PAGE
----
I modified the scrolling text program some more, and was able to get it to display text based on received serial input. Then I wrote a Python script to get random entries from various RSS feeds (In the video above, the RSS feeds were the Twitter favorites of various people) and send them to a serial port (to be received by the Arduino). One issue was that sometimes the text was too long for the Arduino’s 128-byte serial buffer, so it would get cut off at the end. To resolve this, in the Python script, I split the text into multiple parts and had it wait for the Arduino to request the next part before sending it.
The Arduino code works on its own; you can use the serial monitor in the Arduino compiler to send text to it, but if it’s more than 128 characters, it’ll get cut off. Just remember to have it add a newline character to the end of your input. Also, removing the lines that say “Serial.write(GET_NEW);” and “Serial.write(GET_MORE);” would be a good idea, if you don’t plan on using an external program to provide the input.
(Edit: I’ve updated the code so that it doesn’t spam the serial monitor if you don’t input any text. Also the python code has many flaws and sometimes it crashes, whoops)
You can download the source code here.
Got a green LoL shield using part of the $80 I won from SparkFun’s Free Day (The rest was used on an Ethernet shield, a solder vacuum, another touchscreen breakout board, and breakaway female headers).
Soldering it took forever (three hours) because I am terrible at soldering. In the end, things weren’t soldered so well so some of the LEDs weren’t lighting up (two of the columns didn’t light up because of a single badly-done solder joint), so I had to do a lot of checking. I also burned out one of the LEDs; thankfully they included 8 extra LEDs, probably for such things. The solder vacuum helped a lot more than I thought it would; it’s way better than the desoldering bulb I was using.
Continue reading “LoL Shield”
I’ve set up a thing where you can control the crossfading RGB ping pong ball via Ustream chat. Simply type “!rgb # # #” where # is an integer from 0 to 255 (for example, “!rgb 0 255 0” is green), and the LED will fade to that color. I’ll try to leave the stream up tonight so if you see this before I wake up tomorrow, hopefully it’ll still be there. It’s just a combination of the python IRC bot script and the RGB LED crossfading Arduino sketch from before. Ustream chat is basically just an IRC channel, so that’s why it works!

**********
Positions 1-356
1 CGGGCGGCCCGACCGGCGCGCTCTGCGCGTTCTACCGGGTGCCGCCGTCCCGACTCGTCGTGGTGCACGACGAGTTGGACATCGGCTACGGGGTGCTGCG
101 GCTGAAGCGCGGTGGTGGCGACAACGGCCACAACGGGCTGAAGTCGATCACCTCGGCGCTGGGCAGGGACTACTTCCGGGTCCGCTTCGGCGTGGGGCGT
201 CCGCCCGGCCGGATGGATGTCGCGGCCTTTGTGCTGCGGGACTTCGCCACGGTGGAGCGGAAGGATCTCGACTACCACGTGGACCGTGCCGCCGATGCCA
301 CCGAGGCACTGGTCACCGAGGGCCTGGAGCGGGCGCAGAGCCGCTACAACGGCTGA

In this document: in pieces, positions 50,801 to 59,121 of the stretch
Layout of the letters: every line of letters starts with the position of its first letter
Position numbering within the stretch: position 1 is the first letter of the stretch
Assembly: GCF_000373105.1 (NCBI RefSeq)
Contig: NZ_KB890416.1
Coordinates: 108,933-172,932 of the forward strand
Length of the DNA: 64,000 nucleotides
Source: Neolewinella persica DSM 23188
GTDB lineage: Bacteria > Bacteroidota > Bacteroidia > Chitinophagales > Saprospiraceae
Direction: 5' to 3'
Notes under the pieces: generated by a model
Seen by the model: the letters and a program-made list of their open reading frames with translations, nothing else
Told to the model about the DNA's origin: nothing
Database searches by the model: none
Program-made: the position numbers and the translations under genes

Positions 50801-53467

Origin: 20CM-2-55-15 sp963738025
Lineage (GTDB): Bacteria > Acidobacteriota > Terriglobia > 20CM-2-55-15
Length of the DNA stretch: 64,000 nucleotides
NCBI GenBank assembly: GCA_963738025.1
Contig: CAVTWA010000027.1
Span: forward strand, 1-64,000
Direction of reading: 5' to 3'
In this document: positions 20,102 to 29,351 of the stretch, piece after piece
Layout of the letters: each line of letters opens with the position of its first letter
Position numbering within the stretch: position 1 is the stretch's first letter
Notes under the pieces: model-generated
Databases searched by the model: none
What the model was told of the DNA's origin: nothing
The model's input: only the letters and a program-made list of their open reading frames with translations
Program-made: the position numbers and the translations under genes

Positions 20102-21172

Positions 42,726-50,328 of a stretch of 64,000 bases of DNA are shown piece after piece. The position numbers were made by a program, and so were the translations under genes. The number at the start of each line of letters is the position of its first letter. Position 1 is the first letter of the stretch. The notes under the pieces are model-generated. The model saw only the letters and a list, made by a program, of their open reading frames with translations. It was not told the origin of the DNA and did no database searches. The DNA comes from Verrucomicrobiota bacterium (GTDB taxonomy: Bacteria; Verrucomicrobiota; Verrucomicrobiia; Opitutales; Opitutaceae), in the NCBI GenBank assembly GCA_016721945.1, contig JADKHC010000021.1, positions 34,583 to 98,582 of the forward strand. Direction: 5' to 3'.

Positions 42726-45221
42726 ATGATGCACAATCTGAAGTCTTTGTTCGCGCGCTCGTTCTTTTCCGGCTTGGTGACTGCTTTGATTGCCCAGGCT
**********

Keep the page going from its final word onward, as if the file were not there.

Update: Stream has ended! Thanks to everyone who participated!
Now that fall semester is over and winter break has begun, I’m gonna start making more stuff! Building on to the color-crossfading ping pong ball, I decided to use the 38kHz infrared receiver module and keychain remote I bought awhile ago to make it remote-controlled. Each button on the remote corresponds to a color, except the power button which turns it off.
It’s a modified version of this RGB LED crossfader program combined with the sample code provided in the keychain remote item page.
Continue reading “Remote controlled crossfading ping pong ball”
So rather than studying for the exams I have next week, I decided to mess around with LEDs. I used this code with a diffused RGB LED (put a ping pong ball on top of it for more diffusion and it also looks cooler).
Edit: Found this online today, turns out someone else had the exact same idea of using a ping pong ball as a diffuser! There’s a more detailed write-up, with pretty diagrams and stuff, if anyone is interested in learning more.
I also tried doing this with an RGB LED but it just resulted in possibly seizure-inducing effects. It probably works better with three individual LEDs.
Bought one of these RGB LEDs from Adafruit
; here’s a video of it in action. I didn’t save the Arduino sketch, but I simply declared the PWM out value for each pin as a random byte between 0 and 255 in the setup() function and just added 1 to each value every iteration of the loop() function (since they were declared as bytes, it wraps around after exceeding a value of 255).
Final project for digital logic design. I designed a rhythm game where a bunch of lights “scroll down” and you have to press a few push-buttons according to which lights are on at the bottom.
Continue reading “DLD final project”
Starting off with the oldest thing I can find, here’s a video of a digital logic design project last semester. Using a shift register, 7-segment display (and driver), some LEDs a push-button and some NAND gates (I think it was NAND, I don’t remember exactly; might have been NOR gates), we had to simulate a dice roll. It’s pretty much just cycling through 1-6 in a non-linear order really quickly, so what you get depends on how long you hold the button down. It changes really fast so you can’t really time your presses to get the desired number (I mean, unless you have super fast reflexes).